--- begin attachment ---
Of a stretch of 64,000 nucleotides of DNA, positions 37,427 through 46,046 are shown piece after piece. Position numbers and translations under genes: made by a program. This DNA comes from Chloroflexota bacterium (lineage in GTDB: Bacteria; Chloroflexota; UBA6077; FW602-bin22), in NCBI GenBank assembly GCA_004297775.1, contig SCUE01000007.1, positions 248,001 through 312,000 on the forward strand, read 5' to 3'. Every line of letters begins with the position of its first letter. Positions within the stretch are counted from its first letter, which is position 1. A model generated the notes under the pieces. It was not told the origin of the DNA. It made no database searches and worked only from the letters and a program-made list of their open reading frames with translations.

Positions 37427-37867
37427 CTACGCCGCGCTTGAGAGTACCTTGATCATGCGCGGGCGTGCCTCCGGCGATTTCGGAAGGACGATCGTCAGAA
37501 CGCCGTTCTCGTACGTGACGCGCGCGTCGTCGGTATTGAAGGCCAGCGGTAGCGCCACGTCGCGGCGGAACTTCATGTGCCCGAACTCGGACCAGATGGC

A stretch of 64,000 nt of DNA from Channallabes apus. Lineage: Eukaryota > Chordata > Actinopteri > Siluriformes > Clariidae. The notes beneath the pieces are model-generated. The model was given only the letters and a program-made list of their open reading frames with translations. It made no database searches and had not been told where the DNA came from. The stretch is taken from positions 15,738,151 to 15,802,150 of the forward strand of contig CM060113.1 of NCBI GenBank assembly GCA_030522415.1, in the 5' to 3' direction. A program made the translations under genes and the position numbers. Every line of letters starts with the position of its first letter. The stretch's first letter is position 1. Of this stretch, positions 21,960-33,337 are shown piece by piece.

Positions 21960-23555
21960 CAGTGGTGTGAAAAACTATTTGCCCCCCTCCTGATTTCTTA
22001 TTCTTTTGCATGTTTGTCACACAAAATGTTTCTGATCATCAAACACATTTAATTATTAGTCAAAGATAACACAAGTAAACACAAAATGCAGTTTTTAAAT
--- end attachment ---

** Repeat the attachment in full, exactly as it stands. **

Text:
Of a stretch of 64,000 nucleotides of DNA, positions 37,427 through 46,046 are shown piece after piece. Position numbers and translations under genes: made by a program. This DNA comes from Chloroflexota bacterium (lineage in GTDB: Bacteria; Chloroflexota; UBA6077; FW602-bin22), in NCBI GenBank assembly GCA_004297775.1, contig SCUE01000007.1, positions 248,001 through 312,000 on the forward strand, read 5' to 3'. Every line of letters begins with the position of its first letter. Positions within the stretch are counted from its first letter, which is position 1. A model generated the notes under the pieces. It was not told the origin of the DNA. It made no database searches and worked only from the letters and a program-made list of their open reading frames with translations.

Positions 37427-37867
37427 CTACGCCGCGCTTGAGAGTACCTTGATCATGCGCGGGCGTGCCTCCGGCGATTTCGGAAGGACGATCGTCAGAA
37501 CGCCGTTCTCGTACGTGACGCGCGCGTCGTCGGTATTGAAGGCCAGCGGTAGCGCCACGTCGCGGCGGAACTTCATGTGCCCGAACTCGGACCAGATGGC

A stretch of 64,000 nt of DNA from Channallabes apus. Lineage: Eukaryota > Chordata > Actinopteri > Siluriformes > Clariidae. The notes beneath the pieces are model-generated. The model was given only the letters and a program-made list of their open reading frames with translations. It made no database searches and had not been told where the DNA came from. The stretch is taken from positions 15,738,151 to 15,802,150 of the forward strand of contig CM060113.1 of NCBI GenBank assembly GCA_030522415.1, in the 5' to 3' direction. A program made the translations under genes and the position numbers. Every line of letters starts with the position of its first letter. The stretch's first letter is position 1. Of this stretch, positions 21,960-33,337 are shown piece by piece.

Positions 21960-23555
21960 CAGTGGTGTGAAAAACTATTTGCCCCCCTCCTGATTTCTTA
22001 TTCTTTTGCATGTTTGTCACACAAAATGTTTCTGATCATCAAACACATTTAATTATTAGTCAAAGATAACACAAGTAAACACAAAATGCAGTTTTTAAAT